RENTON, Wash. (AP) Alex Collins already stands out among his new Seattle Seahawks teammates - for his unusual hobby if nothing else.
Irish step dancing isn't usually high on the list of interests for potential NFL running backs.
''I'm always on my toes and my lower body, my calf muscles and what not,'' Collins said. ''It's a lot of fun working with them and learning something new, especially since I didn't think I could do it.''
Collins was selected with the second of Seattle's fifth-round picks during the final day of the draft on Saturday as the Seahawks continued to address depth in the offensive backfield after the retirement of Marshawn Lynch and with incumbent Thomas Rawls still recovering from a broken ankle suffered last December.
But along with three straight 1,000-yard rushing seasons at Arkansas and 20 touchdowns rushing last season for the Razorbacks, Collins brings with him a unique interest that he believes helps with his footwork on the football field.
Collins was first introduced to Irish dance by the daughter of his high school football coach. They debated whether it was a sport and she challenged Collins to give it a try.
Not only did he like it, he even has an Irish dance alias: Mitchell Findley, a take on Irish dance star Michael Flatley.
''When I got into it, I wanted to watch the best and learn from him,'' Collins said. ''I watched ''Lord of the Dance'' on YouTube a few times, and kind of got it from there.''
But Seattle didn't draft Collins for his dancing - unless it comes in the end zone. He was the second running back taken by Seattle; Notre Dame's C.J. Prosise was taken in the third round and the Seahawks took Clemson's Zac Brooks in the seventh round.
While Prosise projects as a third-down back after having formerly been a wide receiver, the Seahawks view Collins as a potential option in early downs behind Rawls.
''We talk about how we characterize our run game, being big, physical, runners that run violent, he fits all those,'' Seattle scout Aaron Hineline said.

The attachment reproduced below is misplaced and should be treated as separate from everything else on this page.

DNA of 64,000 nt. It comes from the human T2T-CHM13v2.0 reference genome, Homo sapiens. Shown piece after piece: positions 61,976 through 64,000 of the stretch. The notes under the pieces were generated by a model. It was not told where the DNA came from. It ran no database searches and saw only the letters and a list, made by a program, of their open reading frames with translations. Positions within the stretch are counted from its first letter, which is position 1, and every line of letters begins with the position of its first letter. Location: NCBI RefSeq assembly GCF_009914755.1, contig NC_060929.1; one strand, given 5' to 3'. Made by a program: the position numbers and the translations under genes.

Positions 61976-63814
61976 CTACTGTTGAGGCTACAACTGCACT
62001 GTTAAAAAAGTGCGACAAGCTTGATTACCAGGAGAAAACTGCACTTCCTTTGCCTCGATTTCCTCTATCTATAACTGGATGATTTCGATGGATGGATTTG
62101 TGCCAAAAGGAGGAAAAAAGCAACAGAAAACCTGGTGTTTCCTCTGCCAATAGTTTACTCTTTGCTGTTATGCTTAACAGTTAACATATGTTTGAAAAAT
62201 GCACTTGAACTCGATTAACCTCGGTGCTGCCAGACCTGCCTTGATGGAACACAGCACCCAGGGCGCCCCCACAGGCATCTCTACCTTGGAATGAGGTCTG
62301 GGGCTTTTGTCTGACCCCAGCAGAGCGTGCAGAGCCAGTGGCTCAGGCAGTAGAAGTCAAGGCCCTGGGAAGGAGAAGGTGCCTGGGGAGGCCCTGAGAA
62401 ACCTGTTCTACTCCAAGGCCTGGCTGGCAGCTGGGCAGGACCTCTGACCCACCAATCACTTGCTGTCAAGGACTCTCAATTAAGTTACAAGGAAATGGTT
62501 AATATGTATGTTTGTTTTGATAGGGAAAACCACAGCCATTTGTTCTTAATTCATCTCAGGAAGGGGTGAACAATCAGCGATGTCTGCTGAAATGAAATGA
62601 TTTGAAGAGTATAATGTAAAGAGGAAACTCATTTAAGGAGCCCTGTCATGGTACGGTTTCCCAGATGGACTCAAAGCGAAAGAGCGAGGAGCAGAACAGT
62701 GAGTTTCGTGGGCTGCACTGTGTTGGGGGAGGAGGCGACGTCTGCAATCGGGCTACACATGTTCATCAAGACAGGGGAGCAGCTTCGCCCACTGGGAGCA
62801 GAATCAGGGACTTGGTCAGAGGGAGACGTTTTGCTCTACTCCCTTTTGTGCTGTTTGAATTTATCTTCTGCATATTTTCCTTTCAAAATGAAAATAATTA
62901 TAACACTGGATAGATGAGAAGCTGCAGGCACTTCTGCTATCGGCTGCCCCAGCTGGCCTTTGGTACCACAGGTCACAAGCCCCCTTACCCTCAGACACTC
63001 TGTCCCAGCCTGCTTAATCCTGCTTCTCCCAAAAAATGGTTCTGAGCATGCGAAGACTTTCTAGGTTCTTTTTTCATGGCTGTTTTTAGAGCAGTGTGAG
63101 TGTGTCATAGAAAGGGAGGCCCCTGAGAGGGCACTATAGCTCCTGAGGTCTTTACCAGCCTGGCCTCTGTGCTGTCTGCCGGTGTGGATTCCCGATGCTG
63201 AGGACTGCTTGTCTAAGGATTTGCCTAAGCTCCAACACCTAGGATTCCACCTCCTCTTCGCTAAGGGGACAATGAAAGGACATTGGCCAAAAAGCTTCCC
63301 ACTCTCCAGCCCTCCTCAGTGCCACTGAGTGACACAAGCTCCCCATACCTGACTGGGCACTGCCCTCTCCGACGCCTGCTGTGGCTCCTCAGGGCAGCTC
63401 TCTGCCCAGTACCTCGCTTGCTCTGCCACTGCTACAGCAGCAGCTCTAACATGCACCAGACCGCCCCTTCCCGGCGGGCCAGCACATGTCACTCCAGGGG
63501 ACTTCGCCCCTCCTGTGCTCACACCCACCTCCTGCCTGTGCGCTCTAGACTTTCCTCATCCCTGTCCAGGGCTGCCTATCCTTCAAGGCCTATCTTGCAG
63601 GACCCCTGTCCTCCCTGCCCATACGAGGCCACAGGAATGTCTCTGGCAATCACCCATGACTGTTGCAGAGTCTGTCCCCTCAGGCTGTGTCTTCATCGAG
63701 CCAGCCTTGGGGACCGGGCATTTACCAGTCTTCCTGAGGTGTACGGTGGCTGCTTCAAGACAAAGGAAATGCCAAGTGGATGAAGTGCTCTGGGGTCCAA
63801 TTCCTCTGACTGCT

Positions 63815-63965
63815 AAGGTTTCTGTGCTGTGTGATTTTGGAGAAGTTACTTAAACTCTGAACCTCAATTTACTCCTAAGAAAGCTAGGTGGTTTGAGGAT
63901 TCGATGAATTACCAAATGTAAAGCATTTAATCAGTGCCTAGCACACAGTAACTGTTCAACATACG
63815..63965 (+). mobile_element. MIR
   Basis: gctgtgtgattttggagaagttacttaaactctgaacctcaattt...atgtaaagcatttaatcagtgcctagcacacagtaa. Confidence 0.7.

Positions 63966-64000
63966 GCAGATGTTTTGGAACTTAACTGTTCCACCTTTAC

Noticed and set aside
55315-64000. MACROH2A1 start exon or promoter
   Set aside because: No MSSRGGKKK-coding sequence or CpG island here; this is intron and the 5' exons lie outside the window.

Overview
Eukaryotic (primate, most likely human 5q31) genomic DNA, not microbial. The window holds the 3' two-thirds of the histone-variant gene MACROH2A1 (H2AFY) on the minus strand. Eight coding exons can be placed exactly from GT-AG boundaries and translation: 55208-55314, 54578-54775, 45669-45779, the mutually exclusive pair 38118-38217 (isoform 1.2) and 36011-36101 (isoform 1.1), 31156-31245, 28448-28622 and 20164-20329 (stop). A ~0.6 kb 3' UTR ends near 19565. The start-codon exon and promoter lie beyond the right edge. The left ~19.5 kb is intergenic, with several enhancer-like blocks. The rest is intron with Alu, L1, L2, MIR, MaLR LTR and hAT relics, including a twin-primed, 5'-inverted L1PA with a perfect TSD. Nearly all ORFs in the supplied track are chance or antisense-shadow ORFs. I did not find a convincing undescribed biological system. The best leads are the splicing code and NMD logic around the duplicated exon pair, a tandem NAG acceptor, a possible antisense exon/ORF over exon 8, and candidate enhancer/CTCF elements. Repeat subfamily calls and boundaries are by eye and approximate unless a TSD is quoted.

Seattle coach Pete Carroll said the drafting of three running backs was for depth and not a concern about Rawls.
''Thomas gives us a great element in his style of play. We love how he's physical and aggressive and tough. ... We're hoping the other guys will complement what we already get from Thomas,'' Carroll said.
Before taking Collins, the Seahawks selected Maryland defensive lineman Quinton Jefferson earlier in the fifth round and then took TCU center Joey Hunt in the sixth round. Seattle rounded out the draft selecting California wide receiver Kenny Lawler and Brooks.
Hunt and Brooks made visits to the Seahawks facility prior to the draft, while Lawler was an early entry who slipped deeper in the draft than most projected.
The final tally for Seattle: three offensive linemen, three running backs, two offensive linemen, a run-blocking tight end and a taller wide receiver with big hands. The three days were a reaffirmation that Seattle is still a run-first offense with a commitment to the line of scrimmage.
''It just feel like the adding of the big guys inside on both sides of the ball is really going to help us and it's going to make it feel like it's very, very competitive through the roster which brings out the best in everyone,'' Carroll said.
Seattle continued to buck previous trends by trading up in the fifth round to draft Jefferson, giving up a fourth-round pick in 2017 and a seventh-round pick this year in the trade with New England. It was the first time in seven drafts under general manager John Schneider that the Seahawks have twice traded up. Seattle moved up in the second round on Friday to take Alabama defensive tackle Jarran Reed.
Jefferson was an all-Big Ten honorable mention selection but projects as a versatile defensive line option for Seattle, especially in passing situations. Jefferson had 12.5 tackles for loss and 6.5 sacks during his junior year at Maryland and said he can play both defensive end and defensive tackle.
The 22-year-old Jefferson already has three kids- a 5-year-old daughter and twin 21-month-old daughters - but said the plans for leaving after his junior year at Maryland and entering the draft were put in place before last season started.
''I think I am very disruptive inside, with the run and the pass. I feel like I can really get after it on third downs, kick inside on sub packages and rush the passer,'' Jefferson said. ''That's a premium in this league right now.''
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